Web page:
Similarly, paying people in connection with disrupting people smuggling syndicates- I think people might be surprised if that hadn’t occurred. But that is a hugely different thing to what the accusation that is levelled against the current government is.

Which I’m afraid the current government has made a tremendous mess of, by first having two ministers go out and deny directly - not say that they would not comment on operational matters, but deny that this happened.

Followed by the Prime Minister’s equivocation, leading to a state of dreadful uncertainty and a potential incentive for people smuggling.

DAVID SPEERS:

Yes Janet it does seem that was probably a mistake initially for those ministers to deny anything. To actually say ‘this didn’t happen’.

JANET ALBRECHTSEN:

I think there has been some inconsistency. I think what has been messier though, quite frankly is Labor’s to-ing and fro-ing from you know Monday to Monday night to Tuesday.

You know on Monday they came out strong against taxpayer’s money being pumped into a vile industry, and then after Monday night’s question on the 7.30 Report as to whether Labor had made any payments, they went very quiet on Tuesday, only to regurgitate it again on Wednesday.

And when Bill Shorten got up in Question Time yesterday to ask whether money had been paid to people smugglers, predictably, the Prime Minister got up and said, ‘well   let’s go over your history on border protection’.

I mean I don’t think this has been a big loss in any way, for the Government. I think that it has been ‘well actually could you just remind us the Labor Party; what is your policy on border protection?’

I mean I think it beggars belief. This was a big issue during the Howard years, and we saw the Labor party flip flop.  It was an issue for the six years of the Rudd Gillard Government and they changed their position a number of times.

They still haven’t worked out as a party, whether they agree to turning back boats. We have to apparently go to the Labor Conference to figure it out.

They have had years to coalesce around a border protection policy. But as a Party, even after the biggest policy failure this country has seen, they can’t firm up their view on it.

DAVID SPEERS:

I’ll come to that, but Bruce Billson…

MINISTER BILLSON:

Yes David?

DAVID SPEERS:

…would it concern you at all if a payment was made at sea to a people smuggler?

MINISTER BILLSON:

When the Howard Government left office- four people- count them four were in immigration detention.

Over the six years of Rudd Gillard Rudd - 50,000 unlawful arrivals, 800 boats, 1100 lives lost at sea.

This had to stop, and we have stopped that.  That is what we have done.

DAVID SPEERS:

I get the context. Yes. I understand the context.  My question though is about…..

MINISTER BILLSON:

…we have introduced a range of measures, all of which are lawful. All of which are lawful. We operate as a lawful government on the integrated strategy, and that is what we have been doing.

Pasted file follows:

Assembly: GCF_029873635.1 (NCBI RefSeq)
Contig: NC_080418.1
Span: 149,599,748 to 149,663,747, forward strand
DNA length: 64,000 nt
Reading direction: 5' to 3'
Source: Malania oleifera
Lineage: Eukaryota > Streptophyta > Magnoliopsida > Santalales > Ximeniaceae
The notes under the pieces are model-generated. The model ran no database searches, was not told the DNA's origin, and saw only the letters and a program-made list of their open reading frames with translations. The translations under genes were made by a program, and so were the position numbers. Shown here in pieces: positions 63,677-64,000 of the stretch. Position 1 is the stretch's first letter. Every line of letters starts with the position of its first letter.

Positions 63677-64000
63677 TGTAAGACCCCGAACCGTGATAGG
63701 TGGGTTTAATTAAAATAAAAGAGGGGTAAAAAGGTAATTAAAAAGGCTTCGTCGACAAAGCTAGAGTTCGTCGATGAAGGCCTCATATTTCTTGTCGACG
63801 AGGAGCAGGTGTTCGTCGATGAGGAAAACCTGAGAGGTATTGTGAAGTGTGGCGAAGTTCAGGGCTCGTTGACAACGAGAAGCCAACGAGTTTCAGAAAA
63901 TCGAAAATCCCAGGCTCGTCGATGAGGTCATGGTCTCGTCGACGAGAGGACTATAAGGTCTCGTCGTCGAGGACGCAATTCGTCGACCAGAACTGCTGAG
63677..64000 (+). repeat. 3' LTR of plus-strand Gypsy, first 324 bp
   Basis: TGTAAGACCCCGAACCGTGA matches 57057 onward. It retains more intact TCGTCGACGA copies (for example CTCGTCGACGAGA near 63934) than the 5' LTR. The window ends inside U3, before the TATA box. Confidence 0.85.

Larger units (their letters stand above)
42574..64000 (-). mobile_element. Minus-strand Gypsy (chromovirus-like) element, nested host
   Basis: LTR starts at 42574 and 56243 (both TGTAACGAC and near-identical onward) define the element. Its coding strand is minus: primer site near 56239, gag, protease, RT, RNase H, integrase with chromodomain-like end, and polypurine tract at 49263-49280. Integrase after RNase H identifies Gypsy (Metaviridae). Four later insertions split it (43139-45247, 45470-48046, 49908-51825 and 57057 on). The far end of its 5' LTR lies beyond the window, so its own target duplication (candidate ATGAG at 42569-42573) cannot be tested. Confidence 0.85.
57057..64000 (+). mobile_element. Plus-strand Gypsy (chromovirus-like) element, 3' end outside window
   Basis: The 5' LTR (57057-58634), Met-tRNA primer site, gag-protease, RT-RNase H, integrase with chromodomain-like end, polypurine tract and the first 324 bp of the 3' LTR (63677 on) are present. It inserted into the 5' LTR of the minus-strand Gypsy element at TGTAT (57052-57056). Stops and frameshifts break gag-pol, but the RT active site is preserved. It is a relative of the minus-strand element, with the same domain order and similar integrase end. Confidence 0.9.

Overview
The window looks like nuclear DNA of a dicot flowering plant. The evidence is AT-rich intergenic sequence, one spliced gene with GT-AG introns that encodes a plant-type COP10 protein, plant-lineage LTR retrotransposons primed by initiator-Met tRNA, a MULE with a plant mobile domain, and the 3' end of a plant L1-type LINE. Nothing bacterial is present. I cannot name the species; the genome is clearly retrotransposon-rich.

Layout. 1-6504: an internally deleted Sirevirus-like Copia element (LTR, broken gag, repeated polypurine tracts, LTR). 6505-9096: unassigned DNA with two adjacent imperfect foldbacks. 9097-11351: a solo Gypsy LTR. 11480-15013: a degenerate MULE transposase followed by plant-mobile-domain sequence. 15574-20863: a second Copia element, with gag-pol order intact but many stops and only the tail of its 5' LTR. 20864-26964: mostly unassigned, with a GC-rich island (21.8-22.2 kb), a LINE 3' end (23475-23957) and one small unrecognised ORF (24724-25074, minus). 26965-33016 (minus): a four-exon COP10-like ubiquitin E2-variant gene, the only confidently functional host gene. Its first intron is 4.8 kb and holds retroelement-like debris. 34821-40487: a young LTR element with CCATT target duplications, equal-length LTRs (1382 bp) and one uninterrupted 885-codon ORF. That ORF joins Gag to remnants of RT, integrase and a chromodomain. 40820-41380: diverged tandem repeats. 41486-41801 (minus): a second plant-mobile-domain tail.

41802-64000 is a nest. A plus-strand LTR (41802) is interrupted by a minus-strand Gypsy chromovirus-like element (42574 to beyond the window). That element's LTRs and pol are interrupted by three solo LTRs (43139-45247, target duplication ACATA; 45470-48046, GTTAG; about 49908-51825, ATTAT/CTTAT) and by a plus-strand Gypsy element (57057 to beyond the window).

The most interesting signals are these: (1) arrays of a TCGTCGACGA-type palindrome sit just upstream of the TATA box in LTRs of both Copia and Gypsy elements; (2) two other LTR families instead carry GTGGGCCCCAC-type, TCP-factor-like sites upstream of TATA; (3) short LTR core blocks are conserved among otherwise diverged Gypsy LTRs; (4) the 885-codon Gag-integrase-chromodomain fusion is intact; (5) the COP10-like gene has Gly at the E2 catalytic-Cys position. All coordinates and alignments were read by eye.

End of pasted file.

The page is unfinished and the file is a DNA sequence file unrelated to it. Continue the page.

DAVID SPEERS?

Alright, but would you have a problem with a payment being made to people smugglers?

MINISTER BILLSON:

I am not getting into that. I am not getting into that.

DAVID SPEERS:

Peter Beattie would you?

PETER BEATTIE:

Yes I do. I think, look, there is no doubt that from a political point of view, the Government’s in a strong position. I don’t disagree with Janet on how this has played out, but is that the right thing?

What concerns me is that Australia has always taken the higher ground than this.  We have actually led, and had respect in the international community.

I would find – and forget about the politics – I would find it offensive, that our spies, and Bruce is right, of course it is legal, cause they are allowed to, spies are allowed to do this – it is quite legal under their Act.

Bruce is right it is not illegal, is it morally right? No.  I think paying some of the sleaze bags of the 21st century money to take people back, I find that morally offensive and I think that affects Australia’s reputation in the world.

DAVID SPEERS:

The bottom line though is we don’t know exactly what happened, whatever it was last month in relation to this boat of 65 people. We don’t know what an ASIS officer was actually paying for, if a payment was made.

Why is it ok to ask questions about this at all? I mean you know….

MARK DREYFUS:

…..Because the Government has made a mess here, and they need to clean it up.  The problem is, that the Government by the way in which it approached this; by the two ministers being categoric and commenting on operational matters but then followed by the Prime Minister’s equivocation, have created an incentive for people smugglers and that needs to be reviewed. And that only suggests…

DAVID SPEERS:

Ok. The question to Peter Dutton and to Julie Bishop initially was ‘was a payment made to turn back a boat?’ And they answered no. That doesn’t preclude a payment being made for information, for intelligence, for something else.

MINISTER BILLSON:

And I think that is what happened under the previous Government…. $21 million ….disruptive activity…..

MARK DREYFUS:

That is not an answer to a question about the conduct of operations by this government or the conduct of anything by this government to attack Labor, and that is what Tony Abbott does. That is what Bruce Billson does, and apparently that is what Janet does.

DAVID SPEERS:

Alright, but…

MARK DREYFUS:

It is not an answer. Every time a question has been raised. Every time, in Question Time, out of Question Time, all we ever hear. And it might be some political win for the Government to attack Labor every time.